Unused Leave Time and the 401(k) or HRA Plan

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Unused Leave Time and the 401(k) or HRA Plan

Do you offer an employer provided 401(k) or HRA (Health Reimbursement Account) plan to your employees as well as offer paid time off?  If so, the IRS has issued a recent private letter ruling (2016) that expands the opportunities for your employees to contribute the cash equivalent of their unused vacation or sick time to their 401(k) or HRA plan, which could save both the employee and employer payroll taxes.

In 2009, the IRS issued a revenue ruling that allowed employers to amend their 401(k) plans to allow or require paid time off balances that would ordinarily be lost in the carryforward to the next year to be contributed, as a non-elective employer contribution (made in cash), to the employee’s account within the plan.

In the 2016 private letter ruling, the IRS expanded this ruling to allow employers to amend their 401(k) and HRA plans to allow employees to contribute unused paid time off balances to the plan(s) during the year.  Under this approved plan, the employee was required to make an annual irrevocable election before the start of the year in which leave is earned to have the dollar equivalent of his or her unused vacation contributed by the employer into the 401(k) plan, HRA, or both.  The contribution would first be made to the employee’s 401(k), but if that contribution exceeded the annual limitations, the remaining contribution would be made to the employee’s HRA.  The arrangement would not provide the employee with any additional taxable compensation for the year, so long as the plan does not allow for the employee to elect to have the contributions paid in cash or as another taxable benefit.  The contributions would still be considered a non-elective employer contribution, not subject to payroll taxes.  The contributions would be considered income to the employee only when the employee distributes the amounts from the 401(k) plan.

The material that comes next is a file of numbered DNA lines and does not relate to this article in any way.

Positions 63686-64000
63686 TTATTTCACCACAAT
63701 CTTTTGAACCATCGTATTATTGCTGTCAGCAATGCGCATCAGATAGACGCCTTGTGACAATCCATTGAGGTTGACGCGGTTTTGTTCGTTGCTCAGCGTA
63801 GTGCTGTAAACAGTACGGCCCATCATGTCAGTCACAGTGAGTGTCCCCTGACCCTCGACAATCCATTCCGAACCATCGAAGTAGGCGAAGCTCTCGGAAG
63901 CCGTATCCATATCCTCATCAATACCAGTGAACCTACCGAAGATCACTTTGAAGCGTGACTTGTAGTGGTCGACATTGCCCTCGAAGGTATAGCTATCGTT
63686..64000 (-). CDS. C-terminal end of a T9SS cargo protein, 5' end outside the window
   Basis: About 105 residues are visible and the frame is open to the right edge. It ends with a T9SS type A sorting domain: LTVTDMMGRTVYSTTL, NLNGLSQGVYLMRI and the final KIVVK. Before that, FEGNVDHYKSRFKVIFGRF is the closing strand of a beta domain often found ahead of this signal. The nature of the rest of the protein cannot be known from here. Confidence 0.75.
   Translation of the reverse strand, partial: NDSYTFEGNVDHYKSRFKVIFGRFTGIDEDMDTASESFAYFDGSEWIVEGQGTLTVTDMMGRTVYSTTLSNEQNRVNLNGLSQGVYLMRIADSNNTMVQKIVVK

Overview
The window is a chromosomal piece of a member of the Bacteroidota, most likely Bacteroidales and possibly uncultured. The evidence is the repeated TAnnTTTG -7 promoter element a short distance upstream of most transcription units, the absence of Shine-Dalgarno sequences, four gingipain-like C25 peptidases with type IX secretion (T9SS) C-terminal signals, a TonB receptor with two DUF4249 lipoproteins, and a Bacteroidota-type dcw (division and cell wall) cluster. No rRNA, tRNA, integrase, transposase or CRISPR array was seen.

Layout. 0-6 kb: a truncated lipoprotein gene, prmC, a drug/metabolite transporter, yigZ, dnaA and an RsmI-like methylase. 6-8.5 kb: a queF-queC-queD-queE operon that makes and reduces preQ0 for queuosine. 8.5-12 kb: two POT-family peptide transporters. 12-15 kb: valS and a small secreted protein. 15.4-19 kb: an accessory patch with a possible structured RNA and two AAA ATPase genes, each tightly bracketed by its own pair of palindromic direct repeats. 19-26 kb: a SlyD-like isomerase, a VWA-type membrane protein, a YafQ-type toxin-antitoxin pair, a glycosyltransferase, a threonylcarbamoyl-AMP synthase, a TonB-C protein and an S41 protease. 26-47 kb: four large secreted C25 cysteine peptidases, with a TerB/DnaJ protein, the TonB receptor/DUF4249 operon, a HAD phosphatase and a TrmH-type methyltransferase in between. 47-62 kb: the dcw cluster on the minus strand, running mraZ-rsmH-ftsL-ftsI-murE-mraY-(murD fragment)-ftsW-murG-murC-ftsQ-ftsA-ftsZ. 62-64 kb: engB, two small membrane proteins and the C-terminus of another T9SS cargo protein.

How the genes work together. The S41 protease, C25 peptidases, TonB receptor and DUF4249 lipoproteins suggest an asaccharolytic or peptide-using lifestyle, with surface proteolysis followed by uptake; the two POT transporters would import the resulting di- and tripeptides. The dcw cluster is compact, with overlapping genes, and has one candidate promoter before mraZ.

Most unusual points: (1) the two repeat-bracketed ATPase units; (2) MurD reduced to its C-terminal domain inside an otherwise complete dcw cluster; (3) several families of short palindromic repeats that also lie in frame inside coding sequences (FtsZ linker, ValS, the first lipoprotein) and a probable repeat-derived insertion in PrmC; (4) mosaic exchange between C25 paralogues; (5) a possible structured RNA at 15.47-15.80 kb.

If you’re interested in learning more about the IRSrulings in this area, see IRS Rev. Rul. 2009-31 and PLR 201601012 or contact our office to discuss further.